Carlos Bernier, outfielder for the 1953 Pirates. He spent five seasons in the minors before he got his first shot at the big leagues after hitting .301 in 177 games with 65 steals in 1952 for Hollywood of the Pacific Coast League. Bernier spent his first three seasons of pro ball (1948-50) playing in the low level Colonial League, where he debuted as a .248 hitter his first year, then quickly improved with a .336 average, 136 runs scored, 45 extra-base hits, 89 steals and 107 stolen bases in 1949. Despite the success, he was back in the same league the next year. Bernier had an average season playing for Tampa of the Florida International League in 1951 before moving on to Hollywood in 1952. The Pirates purchased his contract on September 30, 1952, along with his teammate, pitcher/outfielder Johnny Lindell. He would play 105 games for the Pirates in 1953 in what would end up being his only season in the majors. He hit .213 but drew 51 walks and hit eight triples, one more than the amount of doubles he hit that year. He stole 15 bases, but also led the league in caught stealing, getting thrown out 14 times. He split his time between all three outfield positions, playing center field the most often. Bernier’s season ended with an eye operation in late September. He went to Spring Training with the Pirates in 1954, but he was sold back to Hollywood on April 6th when he didn’t make the Opening Day roster. He would play another 11 seasons in the minors before retiring, getting into exactly 2,200 games and accumulating 2,291 hits, a .298 average and 200 homers. Most of that minor league time was spent back in the Pacific Coast League. He played his final season of pro ball at 38 years old in Mexico. When he made his Major League debut, Bernier was just the fifth player even in the majors to be born in Puerto Rico and the first to play for the Pirates.
Bob Muncrief, pitcher for the 1949 Pirates. He had a slow start in the majors before turning out a decent big league career. Muncrief debuted at the end of the 1937 season, getting one start for the St Louis Browns. He then spent all of 1938 in the minors, before returning to the Browns in late September of 1939, where his big league time consisted of two relief appearances, which happened on back-to-back days. From there it was back to the minors for all of 1940, when he won 22 games and posted a 2.45 ERA in 275 innings for San Antonio of the Texas League. That performance helped earn him a spot in St Louis for the next seven seasons. Muncrief was a steady force in the rotation for the Browns during the war years, averaging 184 innings per year from 1941-45, with a low ERA of 2.72 in 1945 and a high of 3.89 in 1942 during that stretch. He was an All-Star during the 1944 season. When the war ended and many players returned to the majors, Muncrief saw a rise in his ERA. He went from 2.72 in 1945 up to a 4.99 mark in 1946. The next year wasn’t any better, with a 4.90 ERA in 176.1 innings in 1947. He was traded to the Cleveland Indians prior to the 1948 season. He was already ten seasons into his big league career when the Pirates purchased him from the Indians for $20,000 following the 1948 season. He won a career high 13 games in four different seasons prior to joining the Pirates, the last time coming in 1945, which was the third straight season in which he accomplished that feat. In 1948 he went 5-4, 3.98 in 21 games (nine starts) for an Indians team that won the World Series, which is still their last title to this date. Muncrief did not fare well during his only season with the Pirates, making four starts before he was moved to the bullpen, where he would end up allowing eight runs over six appearances and 3.2 innings. After his last appearance on June 4th he was put on waivers and immediately picked up by the Chicago Cubs, where he finished the season. He had a 4.56 ERA in 75 innings for the 1949 Cubs. He pitched the next six seasons in the minors, except for a two-game stint with the New York Yankees in 1951. Muncrief finished his Major League career with an 80-82, 3.80 record in 288 games. He won 126 minor league games during a career that spanned from 1934 until 1955.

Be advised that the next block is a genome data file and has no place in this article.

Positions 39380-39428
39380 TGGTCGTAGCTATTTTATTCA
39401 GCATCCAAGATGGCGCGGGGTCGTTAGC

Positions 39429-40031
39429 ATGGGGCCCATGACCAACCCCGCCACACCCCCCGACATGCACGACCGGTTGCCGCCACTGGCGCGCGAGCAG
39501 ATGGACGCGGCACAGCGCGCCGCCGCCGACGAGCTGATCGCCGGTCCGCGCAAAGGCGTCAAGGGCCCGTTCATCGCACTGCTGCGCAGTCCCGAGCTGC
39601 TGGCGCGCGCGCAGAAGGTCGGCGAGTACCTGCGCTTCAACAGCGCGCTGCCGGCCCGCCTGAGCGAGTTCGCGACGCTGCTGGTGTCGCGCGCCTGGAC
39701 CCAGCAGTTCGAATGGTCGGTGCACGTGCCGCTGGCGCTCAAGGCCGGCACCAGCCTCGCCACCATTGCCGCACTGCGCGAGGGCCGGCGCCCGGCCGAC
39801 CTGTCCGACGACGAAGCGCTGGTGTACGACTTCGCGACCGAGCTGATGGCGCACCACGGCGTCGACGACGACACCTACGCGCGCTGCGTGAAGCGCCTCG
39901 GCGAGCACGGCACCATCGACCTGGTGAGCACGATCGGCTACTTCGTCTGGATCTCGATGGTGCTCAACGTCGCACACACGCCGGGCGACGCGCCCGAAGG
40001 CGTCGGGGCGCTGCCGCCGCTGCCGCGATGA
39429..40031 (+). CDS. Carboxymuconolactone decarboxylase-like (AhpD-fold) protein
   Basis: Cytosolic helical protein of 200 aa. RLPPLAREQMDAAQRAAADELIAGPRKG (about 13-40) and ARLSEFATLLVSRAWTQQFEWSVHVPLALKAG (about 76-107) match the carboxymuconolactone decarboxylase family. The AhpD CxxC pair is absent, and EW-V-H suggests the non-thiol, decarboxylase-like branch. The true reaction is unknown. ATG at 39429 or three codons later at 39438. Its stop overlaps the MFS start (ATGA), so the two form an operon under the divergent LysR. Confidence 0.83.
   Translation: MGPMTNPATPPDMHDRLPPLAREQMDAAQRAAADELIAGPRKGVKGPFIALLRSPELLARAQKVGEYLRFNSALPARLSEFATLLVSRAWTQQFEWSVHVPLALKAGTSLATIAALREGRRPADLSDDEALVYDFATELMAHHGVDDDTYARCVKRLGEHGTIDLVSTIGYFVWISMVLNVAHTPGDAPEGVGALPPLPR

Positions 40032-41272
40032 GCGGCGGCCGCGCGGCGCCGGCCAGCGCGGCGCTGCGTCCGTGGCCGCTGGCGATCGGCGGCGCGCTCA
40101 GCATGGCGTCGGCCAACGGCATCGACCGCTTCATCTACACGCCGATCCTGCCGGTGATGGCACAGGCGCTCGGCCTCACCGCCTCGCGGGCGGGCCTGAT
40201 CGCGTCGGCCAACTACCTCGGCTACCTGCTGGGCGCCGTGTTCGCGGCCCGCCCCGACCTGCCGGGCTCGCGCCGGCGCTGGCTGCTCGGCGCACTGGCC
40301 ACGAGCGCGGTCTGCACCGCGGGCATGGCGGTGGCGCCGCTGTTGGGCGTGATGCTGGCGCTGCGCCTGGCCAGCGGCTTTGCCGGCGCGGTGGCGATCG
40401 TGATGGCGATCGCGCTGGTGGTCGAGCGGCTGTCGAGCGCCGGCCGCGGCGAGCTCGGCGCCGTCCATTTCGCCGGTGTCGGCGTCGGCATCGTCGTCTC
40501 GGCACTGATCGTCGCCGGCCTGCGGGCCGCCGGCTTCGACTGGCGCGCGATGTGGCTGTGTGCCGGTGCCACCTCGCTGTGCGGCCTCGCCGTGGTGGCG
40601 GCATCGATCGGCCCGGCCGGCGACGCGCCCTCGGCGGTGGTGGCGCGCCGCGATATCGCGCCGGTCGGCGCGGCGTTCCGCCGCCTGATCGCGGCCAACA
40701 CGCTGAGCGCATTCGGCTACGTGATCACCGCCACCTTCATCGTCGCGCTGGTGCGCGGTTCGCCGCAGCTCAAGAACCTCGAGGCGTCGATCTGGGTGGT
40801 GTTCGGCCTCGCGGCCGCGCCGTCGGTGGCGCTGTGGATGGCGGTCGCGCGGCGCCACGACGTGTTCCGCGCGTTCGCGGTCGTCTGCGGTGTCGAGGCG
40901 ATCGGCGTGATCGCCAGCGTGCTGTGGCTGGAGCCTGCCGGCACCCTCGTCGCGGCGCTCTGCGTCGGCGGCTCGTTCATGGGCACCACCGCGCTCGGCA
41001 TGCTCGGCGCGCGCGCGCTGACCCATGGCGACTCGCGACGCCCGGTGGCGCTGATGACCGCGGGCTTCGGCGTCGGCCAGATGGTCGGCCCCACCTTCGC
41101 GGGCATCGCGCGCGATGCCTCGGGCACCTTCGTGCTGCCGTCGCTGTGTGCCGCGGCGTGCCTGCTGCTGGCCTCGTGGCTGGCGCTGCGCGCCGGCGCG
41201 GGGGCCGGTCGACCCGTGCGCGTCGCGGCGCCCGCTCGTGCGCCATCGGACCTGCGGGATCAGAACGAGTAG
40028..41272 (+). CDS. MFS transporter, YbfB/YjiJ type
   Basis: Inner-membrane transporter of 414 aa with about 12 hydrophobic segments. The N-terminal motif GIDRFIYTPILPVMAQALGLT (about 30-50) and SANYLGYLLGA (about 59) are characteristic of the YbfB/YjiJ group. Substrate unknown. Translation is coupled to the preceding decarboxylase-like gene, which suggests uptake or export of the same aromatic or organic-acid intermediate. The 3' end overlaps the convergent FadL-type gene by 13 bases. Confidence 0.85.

Alf Anderson, shortstop for the Pirates in 1941-42 and 1946. Anderson was in his third season of minor league ball when the Pirates traded longtime infielder Pep Young to the Atlanta Crackers of the Southern Association on September 30, 1940 in exchange for his contract. Anderson was originally acquired by the Pirates on August 19th for cash (said to be approximately $19,000) and a player to be named later, though he was slated to finish the 1940 season with Atlanta. He hit .351 with 41 doubles in 148 games during that 1940 season. Before he played a game for the Pirates, he was a holdout during Spring Training due to a salary dispute. He started six of the first 11 games of the 1941 season at shortstop for the Pirates, then went 47 games straight without a start before taking over the starting shortstop job for the rest of the year when Hall of Fame shortstop Arky Vaughan got injured in late August. Anderson played a total of 70 games, hitting .215 with 32 runs scored and his defense was below average, making 19 errors in 58 games at shortstop. In 1942, Anderson was expected to help replace Vaughan, who was traded away during the off-season. Instead he was the backup shortstop for most of the year, getting a majority of his games in early June and in September. In 54 games he hit .271 and drew 18 walks. He spent the next three seasons working a wartime job in the states, before joining the Navy. He returned to the Pirates in 1946 after the war, but only appeared as a pinch-hitter twice before they released him on option to the Hollywood Stars of the Pacific Coast League, where he finished his playing career later that year. He battled an illness in the off-season and then in early March he decided to retire from baseball to help run an auto parts business that he owned. Anderson managed a local team that season, but never returned to pro ball. The nickname Alf is just a shortened version of his first name, Alfred.